Last week I wrote about Curtis Jackson, the homeless guy who for years, no matter the season, kept an abode in a recess along the window-front of the Sears store at North Avenue and Harlem. He was recently convicted of trespassing, issued a fine, and told he cannot be within that vicinity or risk arrest.
I don’t know why he ended up homeless, preferring to live on the street as opposed to going to any of the city, county or state government agencies for help. From the citizens who saw him there on the coldest of nights, to the police who had to enforce the laws against him, to the court system that decreed his punishment, it appears not a single entity intervened to solve/help his situation. But then again, he did have a smart phone and it might have been an “Obama phone.” And, because in this country he can pick and choose his help, maybe that is all the help he wanted. This is a country where no matter one’s socio-economic status, people have the freedom to go for what they want, even if what they need should be their main goal.
I wonder if Mr. Jackson’s decision to trespass and make himself a home on Sears’ property was any different from the millions of people who decided to trespass our borders and make themselves a home here? He was earning money (even if came via begging and under the table); he paid his taxes (those infamous sales taxes that no one can avoid); and he limited his use of government services so, theoretically, he wasn’t a burden on the taxpayers. Yet his ordered deportation from the location he had called home for the past number of years (I will say at least six) hasn’t sparked any outrage. Where are the activists to fight for his rights? Where are the churches to stand with him? Where is the “Go Fund Me” site to help him receive money?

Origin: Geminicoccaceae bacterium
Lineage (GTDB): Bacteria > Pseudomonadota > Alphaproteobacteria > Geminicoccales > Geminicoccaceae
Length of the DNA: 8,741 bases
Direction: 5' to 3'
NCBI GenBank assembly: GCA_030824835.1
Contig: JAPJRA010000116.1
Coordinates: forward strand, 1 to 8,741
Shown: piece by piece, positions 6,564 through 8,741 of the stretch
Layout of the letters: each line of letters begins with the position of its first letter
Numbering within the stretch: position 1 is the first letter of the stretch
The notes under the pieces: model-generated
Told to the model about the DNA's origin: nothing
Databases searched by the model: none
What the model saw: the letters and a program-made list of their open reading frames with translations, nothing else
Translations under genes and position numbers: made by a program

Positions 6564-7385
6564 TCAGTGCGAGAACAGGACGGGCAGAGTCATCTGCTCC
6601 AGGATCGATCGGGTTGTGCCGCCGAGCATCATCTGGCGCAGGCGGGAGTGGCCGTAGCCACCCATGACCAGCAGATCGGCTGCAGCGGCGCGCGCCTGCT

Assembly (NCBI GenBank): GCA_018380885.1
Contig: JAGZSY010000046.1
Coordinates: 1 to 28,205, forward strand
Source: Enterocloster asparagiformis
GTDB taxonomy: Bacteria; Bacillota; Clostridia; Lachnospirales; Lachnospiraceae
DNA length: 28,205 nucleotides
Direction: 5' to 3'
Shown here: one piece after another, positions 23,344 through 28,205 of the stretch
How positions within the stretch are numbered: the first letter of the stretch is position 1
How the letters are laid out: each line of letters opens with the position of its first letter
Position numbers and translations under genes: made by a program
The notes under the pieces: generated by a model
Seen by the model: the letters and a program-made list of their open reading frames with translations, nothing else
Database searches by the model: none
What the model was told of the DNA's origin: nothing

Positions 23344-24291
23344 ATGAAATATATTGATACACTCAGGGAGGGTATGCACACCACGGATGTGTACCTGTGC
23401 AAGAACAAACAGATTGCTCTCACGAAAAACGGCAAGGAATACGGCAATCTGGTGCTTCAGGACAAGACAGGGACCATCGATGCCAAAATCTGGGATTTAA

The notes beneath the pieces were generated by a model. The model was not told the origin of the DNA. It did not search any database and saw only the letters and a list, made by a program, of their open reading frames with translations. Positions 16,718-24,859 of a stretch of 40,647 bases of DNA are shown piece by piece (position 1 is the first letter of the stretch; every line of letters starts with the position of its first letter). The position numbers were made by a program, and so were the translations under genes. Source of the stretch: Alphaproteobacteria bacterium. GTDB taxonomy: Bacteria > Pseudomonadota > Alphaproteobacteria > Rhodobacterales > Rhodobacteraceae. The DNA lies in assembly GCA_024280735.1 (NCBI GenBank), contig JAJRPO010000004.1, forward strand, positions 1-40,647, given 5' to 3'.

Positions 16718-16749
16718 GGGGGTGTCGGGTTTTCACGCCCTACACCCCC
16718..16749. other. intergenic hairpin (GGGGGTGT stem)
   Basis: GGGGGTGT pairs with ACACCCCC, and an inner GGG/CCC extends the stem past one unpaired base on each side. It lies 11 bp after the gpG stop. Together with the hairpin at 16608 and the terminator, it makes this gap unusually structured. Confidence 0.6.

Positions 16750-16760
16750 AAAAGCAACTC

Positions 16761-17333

The truth is, we only pretend we care. It is easier to go after the “mean-spirted” messenger than to admit that in this society — which is being pulled in a multitude of directions — we don’t have the time or the concern to care. We profess to be about one thing, but we have become as capitalistic as the economy we live in. We cannot focus on issues because we have so many of them pulling us apart.
Homelessness has lost its glamour as the “flavor of the month.” I don’t know the status of Streetwise, but the homeless aren’t selling it on street corners to make money like they did in the past. Plus, homelessness is not sexy anymore. It is also not a new phenomenon. If you think about it, before there was homelessness, there were “hobos,” “tramps” and “bums.”
Being a beggar existed as far back as when Jesus roamed Galilee. We feel better when we don’t have to see it and the corner of North Avenue and Harlem looks a hell of a lot better without a homemade encampment. I admit that viewing Mr. Jackson sleeping up against the store window with the “No loitering” sign was a tad facetious, but a hard decision was made that ended up with him having to leave his spot just like some hard decisions will have to be made that may make those living here illegally have to leave this country.
There is a lot of advocacy for the illegal alien while there is little empathy for the homeless American. The question that lingers is: Why?